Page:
About the Polyclinic

On July 27 of 1925, the Polyclinic establishment opened its doors at 188 Prince Street as the result of the enterprise of three of Charlottetown's young doctors, who constituted its staff. They were Dr. J. Wendell Mackenzie (internal medicine), Dr. Rupert F. Seaman, (surgery and gynecology), and Dr. F. Wendell Tidmarsh, (diseases of children and obstetrics). The three young men were all natives of Charlottetown who had been classmates at West Kent, and so their paths had thereafter diverged widely, by 1925 all three were back in Charlottetown and were in the process of embarking on careers in the practice of medicine.

By 1930 the Polyclinic was firmly established, both as a business venture and as a professional group. During this era, the clinic expanded and added three new physicians, but the outbreak of war in 1939 drastically changed daily life in the Polyclinic as two of the physicians left to join the No. 7 Canadian General Hospital.

In 1946 land had been procured from the Provincial Government on which had formally stood the Agricultural Hall at 170-172 Fitzroy Street, lovingly referred to as the "White House" by staff and physicians alike. It became apparent, as more and more physicians joined the Polyclinic that an expansion would again be required to accommodate growth.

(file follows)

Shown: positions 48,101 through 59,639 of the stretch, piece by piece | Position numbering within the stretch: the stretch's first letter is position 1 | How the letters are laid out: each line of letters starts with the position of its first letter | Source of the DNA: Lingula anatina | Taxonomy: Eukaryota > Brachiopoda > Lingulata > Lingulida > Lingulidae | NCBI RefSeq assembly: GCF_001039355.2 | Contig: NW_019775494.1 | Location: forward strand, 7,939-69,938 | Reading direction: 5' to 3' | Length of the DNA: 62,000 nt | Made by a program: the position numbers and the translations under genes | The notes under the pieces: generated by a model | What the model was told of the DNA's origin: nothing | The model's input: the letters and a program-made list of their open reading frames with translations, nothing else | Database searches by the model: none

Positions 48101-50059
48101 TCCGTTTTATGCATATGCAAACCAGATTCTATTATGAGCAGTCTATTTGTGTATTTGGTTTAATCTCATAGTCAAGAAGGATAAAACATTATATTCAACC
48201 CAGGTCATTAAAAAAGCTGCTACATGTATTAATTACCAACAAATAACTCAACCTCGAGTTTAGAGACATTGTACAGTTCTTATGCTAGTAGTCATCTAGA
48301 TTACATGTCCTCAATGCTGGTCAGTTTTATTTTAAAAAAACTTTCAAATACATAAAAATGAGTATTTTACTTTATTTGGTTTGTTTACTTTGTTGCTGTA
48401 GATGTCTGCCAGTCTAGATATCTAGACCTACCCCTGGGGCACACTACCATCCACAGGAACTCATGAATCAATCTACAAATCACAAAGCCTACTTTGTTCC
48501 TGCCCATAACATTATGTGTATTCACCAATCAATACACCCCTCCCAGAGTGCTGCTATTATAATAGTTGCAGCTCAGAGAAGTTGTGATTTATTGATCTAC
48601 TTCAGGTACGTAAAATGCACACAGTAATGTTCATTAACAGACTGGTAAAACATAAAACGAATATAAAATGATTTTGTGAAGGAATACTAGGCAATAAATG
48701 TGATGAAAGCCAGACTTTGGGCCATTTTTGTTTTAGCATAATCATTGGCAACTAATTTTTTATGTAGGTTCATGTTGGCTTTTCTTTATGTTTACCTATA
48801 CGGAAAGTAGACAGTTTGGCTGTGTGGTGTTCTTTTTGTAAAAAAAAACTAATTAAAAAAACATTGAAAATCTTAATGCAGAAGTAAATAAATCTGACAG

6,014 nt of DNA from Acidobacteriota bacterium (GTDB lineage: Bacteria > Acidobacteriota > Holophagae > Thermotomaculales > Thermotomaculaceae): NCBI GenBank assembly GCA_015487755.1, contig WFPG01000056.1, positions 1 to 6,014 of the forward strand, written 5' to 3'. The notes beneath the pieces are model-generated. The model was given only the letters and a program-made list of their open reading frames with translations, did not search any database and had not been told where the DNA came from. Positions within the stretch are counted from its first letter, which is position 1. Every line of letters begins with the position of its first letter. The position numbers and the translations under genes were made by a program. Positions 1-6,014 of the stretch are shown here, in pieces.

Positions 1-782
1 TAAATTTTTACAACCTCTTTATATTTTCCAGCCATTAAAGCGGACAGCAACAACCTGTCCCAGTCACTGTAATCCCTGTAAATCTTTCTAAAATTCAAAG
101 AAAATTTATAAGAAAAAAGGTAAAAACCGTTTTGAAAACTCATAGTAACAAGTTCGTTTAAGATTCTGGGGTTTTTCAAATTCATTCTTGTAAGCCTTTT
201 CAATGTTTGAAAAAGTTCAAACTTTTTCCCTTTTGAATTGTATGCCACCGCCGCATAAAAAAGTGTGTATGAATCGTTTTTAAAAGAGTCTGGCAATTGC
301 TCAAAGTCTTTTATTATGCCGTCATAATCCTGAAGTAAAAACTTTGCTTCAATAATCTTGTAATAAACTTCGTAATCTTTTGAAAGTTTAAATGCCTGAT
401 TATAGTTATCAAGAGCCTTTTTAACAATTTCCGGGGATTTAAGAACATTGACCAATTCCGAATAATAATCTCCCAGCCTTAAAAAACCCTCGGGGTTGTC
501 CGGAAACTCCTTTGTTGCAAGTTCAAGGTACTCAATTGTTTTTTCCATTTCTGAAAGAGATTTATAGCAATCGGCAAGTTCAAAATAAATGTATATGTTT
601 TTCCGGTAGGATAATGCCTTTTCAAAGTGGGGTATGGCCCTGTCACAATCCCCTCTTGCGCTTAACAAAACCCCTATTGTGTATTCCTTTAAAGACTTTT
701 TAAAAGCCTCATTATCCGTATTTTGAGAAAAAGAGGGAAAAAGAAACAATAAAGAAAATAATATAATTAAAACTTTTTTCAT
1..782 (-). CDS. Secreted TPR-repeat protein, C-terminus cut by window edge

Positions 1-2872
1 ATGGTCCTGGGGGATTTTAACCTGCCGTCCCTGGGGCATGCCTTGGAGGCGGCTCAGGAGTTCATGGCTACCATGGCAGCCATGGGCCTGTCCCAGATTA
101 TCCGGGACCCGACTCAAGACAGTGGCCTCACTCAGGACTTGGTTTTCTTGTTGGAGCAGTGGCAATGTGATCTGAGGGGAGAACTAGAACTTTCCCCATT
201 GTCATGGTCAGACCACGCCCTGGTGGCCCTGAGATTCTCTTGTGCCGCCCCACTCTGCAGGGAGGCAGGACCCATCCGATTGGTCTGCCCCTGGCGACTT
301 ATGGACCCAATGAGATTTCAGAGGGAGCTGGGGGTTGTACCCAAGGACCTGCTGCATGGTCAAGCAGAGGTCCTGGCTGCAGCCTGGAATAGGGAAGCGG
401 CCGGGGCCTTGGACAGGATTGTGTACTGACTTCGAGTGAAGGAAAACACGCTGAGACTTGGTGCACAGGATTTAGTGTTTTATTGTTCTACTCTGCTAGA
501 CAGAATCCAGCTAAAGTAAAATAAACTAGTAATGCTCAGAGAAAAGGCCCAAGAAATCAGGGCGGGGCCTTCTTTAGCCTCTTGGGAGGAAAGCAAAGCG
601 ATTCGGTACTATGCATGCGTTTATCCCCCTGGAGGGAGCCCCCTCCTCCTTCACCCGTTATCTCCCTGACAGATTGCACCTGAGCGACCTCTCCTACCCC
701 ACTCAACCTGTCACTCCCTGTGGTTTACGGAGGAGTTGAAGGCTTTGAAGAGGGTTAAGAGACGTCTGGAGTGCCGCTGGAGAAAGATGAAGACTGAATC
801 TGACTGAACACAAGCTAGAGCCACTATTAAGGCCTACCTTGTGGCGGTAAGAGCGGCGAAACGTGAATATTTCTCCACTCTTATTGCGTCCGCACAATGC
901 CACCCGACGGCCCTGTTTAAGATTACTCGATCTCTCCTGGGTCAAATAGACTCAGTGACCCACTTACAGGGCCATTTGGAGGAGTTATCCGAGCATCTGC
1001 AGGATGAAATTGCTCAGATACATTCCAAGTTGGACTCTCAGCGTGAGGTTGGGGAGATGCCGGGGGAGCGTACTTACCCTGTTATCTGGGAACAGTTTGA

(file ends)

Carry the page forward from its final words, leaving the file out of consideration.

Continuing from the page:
In 1986 the partnership group decided to move to its present location, 199 Grafton Street. Prior to the Polyclinic moving to this location, the Bridge-McConnell Building stood here. Destroyed by fire in 1972, the Bridge-McConnell Building on Hillsborough Street was known locally as the Purple Onion. It housed the Mills Meat Market in addition to a number of apartments and even a popular fortune teller. The Temperance Hall that once stood on the corner of Grafton and Prince Street played many important roles throughout the 19th century. It served variously as the Philharmonic Hall, the Athenaeum and the Methodist School and Kindergarten. From 1924 through 1968 it was home for the Guardian Publishing Company. It was torn down in June of 1969 to make way for the Provincial Government, and is now the present home of the Polyclinic Professional Center.